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Multiple sclerosis is a deeply personal disease. No two people experience MS in exactly the same way, and while the underlying autoimmune event that attacks myelin is consistently at the core of the MS disease process, the signs, symptoms, and progression of the disease can vary enormously from person to person.
Ongoing research is helping to expand the arsenal of treatment options for MS, while placing greater emphasis on a more personalized approach to treating the disease. The publication of the results from the Canadian Bone Marrow Transplantation (BMT) trial in The Lancet represents the culmination of an extensive and collaborative effort funded by the MS Society of Canada’s affiliated Multiple Sclerosis Scientific Research Foundation (MSSRF) to identify a potential treatment for MS involving stem cells. The trial involved a procedure in which selected volunteers living with MS were given high-dose chemotherapy to dismantle the disease-causing immune system, followed by transfusion of their own stem cells to rebuild a healthy immune system that no longer attacks myelin. Given the risks associated with the procedure, individuals who were selected for the trial were those experiencing highly aggressive, inflammatory relapsing-remitting MS that did not respond to available treatments.
The study, titled “Immunoablation and autologous haemopoietic stem-cell transplantation for aggressive multiple sclerosis: a multicentre single-group phase 2 trial”, was led by Drs. Harry Atkins and Mark Freedman at The Ottawa Hospital. Drs. Atkins and Freedman noticed that, following transplantation of the stem cells, the participants showed remarkable improvements in disease course which were maintained over a long period of time. These improvements included the absence of new relapses and inflammatory brain lesions and, in some cases, lasting recovery of function.
Read more about this treatment approach on Dr. Karen Lee’s blog.
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I’m Dr. Steven Kerfoot, MS researcher and MS Bike participant. I’m proud to say this is my second year riding in the Grand Bend to London MS Bike. Most of the MS Bike participants I’ve talked to hope and believe that their efforts will improve the lives of people affected by MS—and ultimately find a cure for the disease. As a researcher, I participate in the ride hoping and believing the same things.
We scientists have learned a lot about MS since I started doing research as a graduate student in immunology. MS is a complicated research subject, as it combines the immune and nervous systems, the two most complex systems in the body. Nevertheless, research has led to huge differences in quality of life for people living with MS in just the last few years: diagnosis happens more quickly, and we now have real treatment options that, for many, limit disease progression and disability. We still have a lot of questions about how the immune and nervous systems work and what goes wrong in MS, and we don’t always know where the answers will come from.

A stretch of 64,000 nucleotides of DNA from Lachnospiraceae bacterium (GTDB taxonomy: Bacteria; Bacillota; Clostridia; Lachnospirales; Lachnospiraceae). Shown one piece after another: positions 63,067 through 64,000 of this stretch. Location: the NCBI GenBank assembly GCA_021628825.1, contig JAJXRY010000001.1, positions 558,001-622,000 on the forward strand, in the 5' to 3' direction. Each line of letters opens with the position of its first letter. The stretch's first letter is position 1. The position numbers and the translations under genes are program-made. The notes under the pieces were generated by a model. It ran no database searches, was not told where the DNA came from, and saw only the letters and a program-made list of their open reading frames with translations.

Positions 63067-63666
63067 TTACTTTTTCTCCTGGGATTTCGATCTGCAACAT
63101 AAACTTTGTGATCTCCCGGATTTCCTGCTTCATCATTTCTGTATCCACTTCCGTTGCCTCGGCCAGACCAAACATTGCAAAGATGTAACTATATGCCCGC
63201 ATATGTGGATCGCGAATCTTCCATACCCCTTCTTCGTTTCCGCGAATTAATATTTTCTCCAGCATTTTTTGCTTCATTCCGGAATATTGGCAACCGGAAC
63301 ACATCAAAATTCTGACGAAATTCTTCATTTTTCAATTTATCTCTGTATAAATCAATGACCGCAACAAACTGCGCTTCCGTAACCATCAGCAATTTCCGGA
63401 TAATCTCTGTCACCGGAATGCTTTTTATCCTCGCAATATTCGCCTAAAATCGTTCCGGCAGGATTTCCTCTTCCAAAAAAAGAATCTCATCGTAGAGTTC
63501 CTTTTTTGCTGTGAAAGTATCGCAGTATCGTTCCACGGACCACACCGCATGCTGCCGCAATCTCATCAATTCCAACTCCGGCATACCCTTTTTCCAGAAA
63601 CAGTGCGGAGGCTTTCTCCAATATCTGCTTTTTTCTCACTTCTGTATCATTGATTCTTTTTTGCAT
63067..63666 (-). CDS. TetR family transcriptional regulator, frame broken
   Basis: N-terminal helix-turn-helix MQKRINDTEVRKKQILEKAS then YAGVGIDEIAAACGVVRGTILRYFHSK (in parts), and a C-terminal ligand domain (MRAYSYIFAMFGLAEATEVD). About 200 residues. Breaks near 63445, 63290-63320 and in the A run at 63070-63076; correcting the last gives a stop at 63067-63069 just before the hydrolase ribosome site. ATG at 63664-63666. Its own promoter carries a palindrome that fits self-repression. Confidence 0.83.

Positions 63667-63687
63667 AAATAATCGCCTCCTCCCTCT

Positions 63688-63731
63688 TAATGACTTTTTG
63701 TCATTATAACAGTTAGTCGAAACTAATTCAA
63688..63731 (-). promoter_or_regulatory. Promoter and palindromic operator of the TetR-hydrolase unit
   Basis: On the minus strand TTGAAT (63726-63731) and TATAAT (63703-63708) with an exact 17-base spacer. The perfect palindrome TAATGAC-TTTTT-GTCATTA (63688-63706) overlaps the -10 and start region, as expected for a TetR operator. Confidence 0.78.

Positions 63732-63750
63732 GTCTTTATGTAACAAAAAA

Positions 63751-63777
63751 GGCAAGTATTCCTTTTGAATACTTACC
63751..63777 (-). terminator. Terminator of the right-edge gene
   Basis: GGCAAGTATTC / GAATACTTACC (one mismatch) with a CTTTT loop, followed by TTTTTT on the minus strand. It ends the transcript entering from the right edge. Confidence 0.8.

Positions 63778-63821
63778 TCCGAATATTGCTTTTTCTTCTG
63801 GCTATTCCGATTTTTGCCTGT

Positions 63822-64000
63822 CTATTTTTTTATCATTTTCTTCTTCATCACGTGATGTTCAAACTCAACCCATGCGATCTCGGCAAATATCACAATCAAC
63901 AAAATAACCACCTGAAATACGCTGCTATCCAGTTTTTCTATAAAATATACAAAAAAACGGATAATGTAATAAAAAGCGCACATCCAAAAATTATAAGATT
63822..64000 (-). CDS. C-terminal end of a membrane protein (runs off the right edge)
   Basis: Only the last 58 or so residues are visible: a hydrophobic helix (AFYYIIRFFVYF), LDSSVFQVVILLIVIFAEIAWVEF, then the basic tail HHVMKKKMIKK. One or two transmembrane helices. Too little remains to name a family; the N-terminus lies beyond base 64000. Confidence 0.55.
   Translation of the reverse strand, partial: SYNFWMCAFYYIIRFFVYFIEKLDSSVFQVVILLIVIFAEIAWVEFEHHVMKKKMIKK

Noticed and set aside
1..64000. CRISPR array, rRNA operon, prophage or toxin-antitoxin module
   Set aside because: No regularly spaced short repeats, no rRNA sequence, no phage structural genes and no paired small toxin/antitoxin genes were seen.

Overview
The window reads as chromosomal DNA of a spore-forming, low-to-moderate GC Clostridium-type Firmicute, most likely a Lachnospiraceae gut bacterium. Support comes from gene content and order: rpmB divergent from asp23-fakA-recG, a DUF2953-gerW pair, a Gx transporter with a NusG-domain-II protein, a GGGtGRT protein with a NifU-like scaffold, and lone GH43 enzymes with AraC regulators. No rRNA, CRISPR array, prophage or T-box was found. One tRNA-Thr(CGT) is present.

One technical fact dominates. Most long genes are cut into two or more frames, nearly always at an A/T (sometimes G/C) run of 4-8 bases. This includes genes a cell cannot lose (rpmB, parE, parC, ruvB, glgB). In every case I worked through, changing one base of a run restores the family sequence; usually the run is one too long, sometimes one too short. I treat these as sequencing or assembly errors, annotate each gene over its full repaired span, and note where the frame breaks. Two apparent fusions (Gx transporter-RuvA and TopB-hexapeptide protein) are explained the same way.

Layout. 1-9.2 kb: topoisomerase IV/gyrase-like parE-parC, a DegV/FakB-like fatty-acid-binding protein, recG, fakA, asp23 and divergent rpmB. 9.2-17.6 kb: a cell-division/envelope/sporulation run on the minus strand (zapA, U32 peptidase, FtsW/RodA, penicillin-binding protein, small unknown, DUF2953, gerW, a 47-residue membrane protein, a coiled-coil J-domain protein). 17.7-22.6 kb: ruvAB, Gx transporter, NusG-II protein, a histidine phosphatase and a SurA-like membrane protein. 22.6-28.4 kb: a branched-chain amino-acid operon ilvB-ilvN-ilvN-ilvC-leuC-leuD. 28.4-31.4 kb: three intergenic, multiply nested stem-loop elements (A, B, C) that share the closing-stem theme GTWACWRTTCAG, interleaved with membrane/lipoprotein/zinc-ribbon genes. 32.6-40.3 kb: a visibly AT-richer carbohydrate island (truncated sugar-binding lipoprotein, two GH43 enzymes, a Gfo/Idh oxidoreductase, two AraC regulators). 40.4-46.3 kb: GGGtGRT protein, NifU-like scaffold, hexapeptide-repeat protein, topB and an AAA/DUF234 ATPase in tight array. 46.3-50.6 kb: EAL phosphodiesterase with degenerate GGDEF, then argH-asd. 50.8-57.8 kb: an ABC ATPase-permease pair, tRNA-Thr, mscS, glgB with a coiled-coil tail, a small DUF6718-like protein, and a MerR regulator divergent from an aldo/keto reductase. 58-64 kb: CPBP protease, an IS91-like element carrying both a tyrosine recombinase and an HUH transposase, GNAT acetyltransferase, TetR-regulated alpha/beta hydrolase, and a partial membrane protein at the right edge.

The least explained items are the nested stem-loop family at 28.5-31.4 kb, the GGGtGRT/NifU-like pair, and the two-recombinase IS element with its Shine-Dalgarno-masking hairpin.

After graduate training in MS-related research, I moved to Yale University to study a type of immune cell called the B cell. At the time, we didn’t think that B cells were very important to MS. During my time in the US, however, there were major advances in our understanding of basic B cell biology, and new and exciting research made it clear that B cells were more important to MS than we had thought. Funding from the MS Society brought me back to Canada to investigate how B cells interact with other immune cells to cause MS. Check out our website if you’d like to learn more.
When I ride as a researcher working on questions related to MS, I’m getting on my bike as a (sweaty) representative of the research we are all raising money for. I want to encourage my fellow participants in their ride by reminding them how far research has brought us so far. It’s also a chance for me to tell them that I appreciate their efforts to support my work.
This year’s Grand Bend to London MS Bike was a great couple of days, and my team really enjoyed meeting other riders and volunteers. Next year, we’d like to be wearing some jerseys that let people know we’re MS researchers—so you can ask us about what we’re doing.
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I’m Dr. Karen Lee, vice-president of research for the MS Society. You can read more from me about Canadian MS research here, but I’m pleased to also be writing a special announcement for this blog—I have some exciting news to share.
This week the MS Society of Canada and its affiliated MS Scientific Research Foundation announced a $3.2 million grant to study pediatric MS, which is multiple sclerosis in children and adolescents. Dr. Brenda Banwell—renowned Canadian MS neurologist, chief of neurology at The Children’s Hospital of Philadelphia, and adjunct scientist at The Hospital for Sick Children (SickKids)—will lead a collaborative study with 19 pediatric health care and research institutions across Canada. Here’s a video of Dr. Banwell discussing some of the primary goals of this fulsome study:
What I think is most exciting about this study is how much it can tell us about various aspects of MS, both in children and in adults. The comprehensive nature of the study will open a window to more knowledge about the earliest triggers of the disease, which could lead to early detection of MS in adults.
I’m also always encouraged by collaborative studies, as they are heavily focused on the sharing of information between many researchers at several sites. The more people contributing to a research study, the more likely it is that the goal of the study will be achieved through collaboration.